Around the original anti-Mitford thesis Mr. Grote accumulated the most enormous store of miscellaneous knowledge. There was perhaps no subject that he could possibly bring into his theme which he did not bring in, and on which he did not write as fully as it was decent to write. Nor does the trumpet ever give an uncertain sound. Sir George Lewis justly said that Dr. Thirlwall was like Lord Eldon; “he even used his acuteness in order to avoid coming to a decision”. But no one would say this of Mr. Grote. Perhaps he discusses a million subjects or more, and has expressed more than a million distinct opinions. No doubt this omnivorous discussion and this universal copiousness have impaired the merits of the History. The main subject is buried under the collateral, and only a very careful reader can always bear in mind whence he came or perceive why he is going where he seems to be taken. Nor has Mr. Grote, as a mere narrator, any peculiar charm; he tells his story plainly aad fairly, but he does not make you read for the sake of the story. In ancient history, however, mere narrative is almost a secondary element. So many cardinal facts are omitted, and so many important inferences denied, that a perpetual disquisition must be mixed with the regular narrative, and in disquisition Mr. Grote has been very rarely equalled, and never surpassed. That Macaulay’s famous criticism, “too many plums and no suet,” is applicable to Grote’s history is certain, but Greek history is of necessity almost entirely “plums”.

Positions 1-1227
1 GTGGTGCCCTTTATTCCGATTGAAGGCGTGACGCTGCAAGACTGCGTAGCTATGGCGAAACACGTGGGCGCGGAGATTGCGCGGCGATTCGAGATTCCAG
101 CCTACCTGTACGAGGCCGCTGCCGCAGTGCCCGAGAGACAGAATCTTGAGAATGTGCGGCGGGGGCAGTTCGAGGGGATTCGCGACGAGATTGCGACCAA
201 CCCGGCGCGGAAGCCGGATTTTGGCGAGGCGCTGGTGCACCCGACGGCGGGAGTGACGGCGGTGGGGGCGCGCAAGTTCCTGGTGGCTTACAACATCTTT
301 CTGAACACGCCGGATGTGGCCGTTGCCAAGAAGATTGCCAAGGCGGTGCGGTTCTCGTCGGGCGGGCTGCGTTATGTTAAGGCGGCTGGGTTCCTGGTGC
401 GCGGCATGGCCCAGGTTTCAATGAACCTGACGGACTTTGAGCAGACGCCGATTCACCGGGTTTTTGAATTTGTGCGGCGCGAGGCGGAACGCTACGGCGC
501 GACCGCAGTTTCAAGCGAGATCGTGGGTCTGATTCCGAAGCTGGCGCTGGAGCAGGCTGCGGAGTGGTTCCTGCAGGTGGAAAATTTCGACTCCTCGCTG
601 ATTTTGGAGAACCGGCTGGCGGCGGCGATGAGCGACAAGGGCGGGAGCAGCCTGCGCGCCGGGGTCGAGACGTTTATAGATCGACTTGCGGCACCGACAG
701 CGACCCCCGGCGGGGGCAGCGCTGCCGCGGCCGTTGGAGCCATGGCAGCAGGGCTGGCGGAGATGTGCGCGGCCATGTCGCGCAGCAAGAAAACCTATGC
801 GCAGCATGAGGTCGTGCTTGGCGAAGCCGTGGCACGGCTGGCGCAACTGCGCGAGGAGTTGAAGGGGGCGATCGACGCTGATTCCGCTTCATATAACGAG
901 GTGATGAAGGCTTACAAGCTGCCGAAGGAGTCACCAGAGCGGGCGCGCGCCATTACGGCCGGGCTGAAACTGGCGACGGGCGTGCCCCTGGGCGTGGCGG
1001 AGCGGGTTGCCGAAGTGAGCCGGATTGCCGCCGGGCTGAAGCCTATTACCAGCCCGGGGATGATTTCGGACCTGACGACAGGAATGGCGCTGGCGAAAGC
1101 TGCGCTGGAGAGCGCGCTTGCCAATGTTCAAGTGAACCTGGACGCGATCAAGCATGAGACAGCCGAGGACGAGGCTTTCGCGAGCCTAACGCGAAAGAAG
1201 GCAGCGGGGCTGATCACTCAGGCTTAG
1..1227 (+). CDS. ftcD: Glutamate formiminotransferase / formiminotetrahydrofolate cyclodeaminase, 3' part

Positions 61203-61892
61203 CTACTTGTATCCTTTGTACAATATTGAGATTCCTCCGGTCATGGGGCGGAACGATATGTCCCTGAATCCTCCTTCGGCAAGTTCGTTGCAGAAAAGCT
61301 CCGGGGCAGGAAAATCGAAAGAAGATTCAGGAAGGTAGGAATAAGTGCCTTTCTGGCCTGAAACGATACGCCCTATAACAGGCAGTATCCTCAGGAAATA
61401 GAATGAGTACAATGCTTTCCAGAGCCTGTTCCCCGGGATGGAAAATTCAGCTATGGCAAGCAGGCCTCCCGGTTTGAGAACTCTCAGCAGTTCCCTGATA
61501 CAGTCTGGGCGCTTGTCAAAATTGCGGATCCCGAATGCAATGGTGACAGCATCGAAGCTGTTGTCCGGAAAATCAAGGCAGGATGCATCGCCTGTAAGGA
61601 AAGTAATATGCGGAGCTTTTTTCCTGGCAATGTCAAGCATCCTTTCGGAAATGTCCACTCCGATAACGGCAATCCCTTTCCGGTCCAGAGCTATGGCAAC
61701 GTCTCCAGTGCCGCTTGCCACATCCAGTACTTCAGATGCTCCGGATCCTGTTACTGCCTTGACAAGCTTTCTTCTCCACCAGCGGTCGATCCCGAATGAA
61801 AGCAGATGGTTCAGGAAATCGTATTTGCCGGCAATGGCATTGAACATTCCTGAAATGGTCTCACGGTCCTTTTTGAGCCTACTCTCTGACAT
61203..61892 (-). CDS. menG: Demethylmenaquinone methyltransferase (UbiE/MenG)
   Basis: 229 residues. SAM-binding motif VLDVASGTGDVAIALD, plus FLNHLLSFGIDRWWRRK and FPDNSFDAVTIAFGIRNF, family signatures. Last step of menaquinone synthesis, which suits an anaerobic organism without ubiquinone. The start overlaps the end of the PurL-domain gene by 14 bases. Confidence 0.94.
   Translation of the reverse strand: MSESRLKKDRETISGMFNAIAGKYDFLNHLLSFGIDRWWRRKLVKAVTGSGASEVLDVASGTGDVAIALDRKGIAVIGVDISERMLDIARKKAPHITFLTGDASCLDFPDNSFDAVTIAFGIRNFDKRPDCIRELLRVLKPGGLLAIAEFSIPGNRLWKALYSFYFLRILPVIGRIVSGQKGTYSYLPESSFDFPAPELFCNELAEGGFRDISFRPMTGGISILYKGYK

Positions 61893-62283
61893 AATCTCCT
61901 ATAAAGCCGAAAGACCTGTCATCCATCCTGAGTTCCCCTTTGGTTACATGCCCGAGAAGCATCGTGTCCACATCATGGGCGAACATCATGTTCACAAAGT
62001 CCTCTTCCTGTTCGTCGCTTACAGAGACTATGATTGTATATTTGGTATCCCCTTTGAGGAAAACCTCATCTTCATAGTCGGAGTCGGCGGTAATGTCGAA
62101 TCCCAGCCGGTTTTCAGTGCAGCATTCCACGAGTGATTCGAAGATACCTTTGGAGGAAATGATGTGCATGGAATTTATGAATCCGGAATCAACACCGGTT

That the political part of Grote’s history is much better than most of the other parts every one will admit. Scarcely any one will now think the treatment of the mythology sufficient. “Prehistoric” speculation, as we now call it, might be made to elucidate the opening part of Greek history. But comparative mythology and prehistoric speculation are subjects which have been quite elaborated afresh since Mr. Grote dealt with the earliest Greece. If they had been known in 1846, we should have had an ample dissertation on them; probably many dissertations. There are defects of omission, and there are other (as most people will think) defects of commission. To estimate Grote’s great work, the greatest philosophical problems and the deepest religious questions must be discussed; on almost every one of them he has expressly given his opinion, or not obscurely hinted it. But we cannot deal with these great subjects now. Gibbon said he was sustained by the hope that “a hundred years hence I might still continue to be abused”. Abuse is not the word for Mr. Grote, but a hundred years hence his writings will still continue to be the ground of controversy and the basis of discussion. The scholarship and the mode of teaching grave history in our time will be judged of hereafter by the History of Greece more than by any other work. “Those who go down to posterity,” said Mr. Disraeli, both wittily and wisely, “are about as rare as planets,” and Mr. Grote will be one of the few in this generation.
[1 ] This article was published in the Spectator of 24th June, 1871.—E. Bagehot.